United States District Court, District of Nebraska
ERIC J. D’ERCOLE, Plaintiff,
HARRAHS HOTEL RESORT, DOUG SEXTON, DCI IRGC, BRIAN EYBERG, OMAHA POLICE DEPARTMENT, DOUGLAS COUNTY CORRECTIONS DEPARTMENT, and LAURA PETERSEN, Defendants.
MEMORANDUM AND ORDER
RICHARD G. KOPF, Senior United States District Judge.
Plaintiff Eric D’Ercole (“Plaintiff”) filed his Complaint (Filing No. 1) on September 25, 2014. This court has given Plaintiff leave to proceed in forma pauperis. (Filing No. 5.) The court now conducts an initial review of the Complaint to determine whether summary dismissal is appropriate under 28 U.S.C. § 1915(e)(2).
I. SUMMARY OF COMPLAINT
Plaintiff sued Harrah’s Hotel in Council Bluffs, Iowa, the Omaha Police Department, the Douglas County Corrections Department, and three individuals who are never mentioned in the Complaint. His allegations are rambling and difficult to decipher. As best as the undersigned judge can tell, he alleged he contracted food poisoning after eating undercooked chicken at Harrah’s Hotel. He complained to the hotel. Thereafter, he “was persecuted as a criminal on court docket proceedings” and sodomized by a female police officer named Janig. (Filing No. 1 at CM/ECF p. 3.)
Plaintiff alleged his claims arise under the Constitution, laws or treaties of the United States and that his civil rights have been violated. (Id. at CM/ECF p. 4.) For relief, he asks for the court to “quash all charges against [him]” because they are predicated upon a “false arrest.” He also asks the court to award him monetary damages. (Id. at CM/ECF p. 5.)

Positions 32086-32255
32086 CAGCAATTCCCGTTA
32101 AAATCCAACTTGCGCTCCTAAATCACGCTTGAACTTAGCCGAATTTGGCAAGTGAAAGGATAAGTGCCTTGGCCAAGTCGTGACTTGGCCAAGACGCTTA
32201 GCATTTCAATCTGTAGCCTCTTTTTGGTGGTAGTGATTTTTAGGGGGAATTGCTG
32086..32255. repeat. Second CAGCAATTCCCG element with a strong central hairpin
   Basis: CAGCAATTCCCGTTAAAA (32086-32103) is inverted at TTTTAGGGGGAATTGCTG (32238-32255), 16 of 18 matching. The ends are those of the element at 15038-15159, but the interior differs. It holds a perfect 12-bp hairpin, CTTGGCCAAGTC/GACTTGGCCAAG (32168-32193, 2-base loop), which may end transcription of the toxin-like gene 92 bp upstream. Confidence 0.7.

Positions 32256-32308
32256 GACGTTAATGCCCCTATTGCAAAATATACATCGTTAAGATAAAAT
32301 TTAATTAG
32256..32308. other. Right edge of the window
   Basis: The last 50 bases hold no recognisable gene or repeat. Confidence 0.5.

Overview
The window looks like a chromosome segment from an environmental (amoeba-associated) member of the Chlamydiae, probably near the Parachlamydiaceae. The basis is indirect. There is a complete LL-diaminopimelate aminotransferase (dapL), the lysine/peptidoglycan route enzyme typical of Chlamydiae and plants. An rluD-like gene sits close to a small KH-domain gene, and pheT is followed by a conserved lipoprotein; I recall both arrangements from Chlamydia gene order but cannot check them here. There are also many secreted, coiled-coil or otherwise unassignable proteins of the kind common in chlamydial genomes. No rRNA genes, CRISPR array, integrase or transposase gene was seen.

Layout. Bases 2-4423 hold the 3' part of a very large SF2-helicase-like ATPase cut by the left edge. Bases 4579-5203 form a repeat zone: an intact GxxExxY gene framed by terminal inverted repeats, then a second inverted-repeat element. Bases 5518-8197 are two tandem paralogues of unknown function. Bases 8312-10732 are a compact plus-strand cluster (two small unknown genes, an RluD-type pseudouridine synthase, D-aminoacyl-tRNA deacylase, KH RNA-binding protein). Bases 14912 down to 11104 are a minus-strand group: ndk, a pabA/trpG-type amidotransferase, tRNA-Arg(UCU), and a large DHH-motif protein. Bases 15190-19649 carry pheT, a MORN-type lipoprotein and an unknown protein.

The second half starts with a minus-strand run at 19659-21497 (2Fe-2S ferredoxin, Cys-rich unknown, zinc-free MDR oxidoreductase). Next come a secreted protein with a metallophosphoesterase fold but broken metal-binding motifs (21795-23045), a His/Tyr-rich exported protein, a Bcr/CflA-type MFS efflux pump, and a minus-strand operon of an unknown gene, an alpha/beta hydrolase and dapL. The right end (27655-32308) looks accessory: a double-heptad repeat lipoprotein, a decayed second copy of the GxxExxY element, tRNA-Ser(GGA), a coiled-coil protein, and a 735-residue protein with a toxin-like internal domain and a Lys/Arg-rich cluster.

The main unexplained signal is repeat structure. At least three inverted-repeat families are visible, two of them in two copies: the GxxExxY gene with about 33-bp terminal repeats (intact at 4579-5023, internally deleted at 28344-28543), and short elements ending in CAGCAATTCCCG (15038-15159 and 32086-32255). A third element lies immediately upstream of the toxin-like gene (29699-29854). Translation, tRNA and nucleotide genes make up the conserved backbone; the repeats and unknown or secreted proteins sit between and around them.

II. APPLICABLE LEGAL STANDARDS ON INITIAL REVIEW
The court is required to review in forma pauperis complaints to determine whether summary dismissal is appropriate. See 28 U.S.C. § 1915(e)(2). The court must dismiss a complaint or any portion thereof that states a frivolous or malicious claim, that fails to state a claim upon which relief may be granted, or that seeks monetary relief from a defendant who is immune from such relief. 28 U.S.C. § 1915(e)(2)(B).
Pro se plaintiffs must set forth enough factual allegations to “nudge their claims across the line from conceivable to plausible, ” or “their complaint must be dismissed” for failing to state a claim upon which relief can be granted. Bell Atlantic Corp. v. Twombly, 550 U.S. 544, 570 (2007); see also Ashcroft v. Iqbal, 556 U.S. 662, 678 (2009) (“A claim has facial plausibility when the plaintiff pleads factual content that allows the court to draw the reasonable inference that the defendant is liable for the misconduct alleged.”). Regardless of whether a plaintiff is represented or is appearing pro se, the plaintiff’s complaint must allege specific facts sufficient to state a claim. See Martin v. Sargent, 780 F.2d 1334, 1337 (8th Cir. 1985). However, a pro se plaintiff’s allegations must be construed liberally. Burke v. North Dakota Dep’t of Corr. & Rehab., 294 F.3d 1043, 1043-44 (8th Cir. 2002) (citations omitted).
Liberally construed, Plaintiff here alleges federal constitutional claims. To state a claim under 42 U.S.C. § 1983, a plaintiff must allege a violation of rights protected by the United States Constitution or created by federal statute, and also must show that the alleged deprivation was caused by conduct of a person acting under color of state law. West v. Atkins, 487 U.S. 42, 48 (1988); Buckley v. Barlow, 997 F.2d 494, 495 (8th Cir. 1993).
III. DISCUSSION OF CLAIMS
Plaintiff’s Complaint fails to state a claim upon which relief can be granted against any of the named Defendants. Plaintiff alleged he suffered a “false arrest” but provided no factual allegations to support such a claim. In addition, it is entirely unclear to the undersigned judge what relationship Plaintiff’s allegations concerning food poisoning have to his false arrest claim or to his allegation that he was sodomized by a police officer.
On the court’s own motion, Plaintiff will be provided with an opportunity to file an amended complaint. Plaintiff should keep the following discussion in mind when drafting his amended complaint.
A. Rules of Pleading
Plaintiff named six individuals as Defendants and has asked for leave to add numerous others. Most of these individuals are never mentioned ...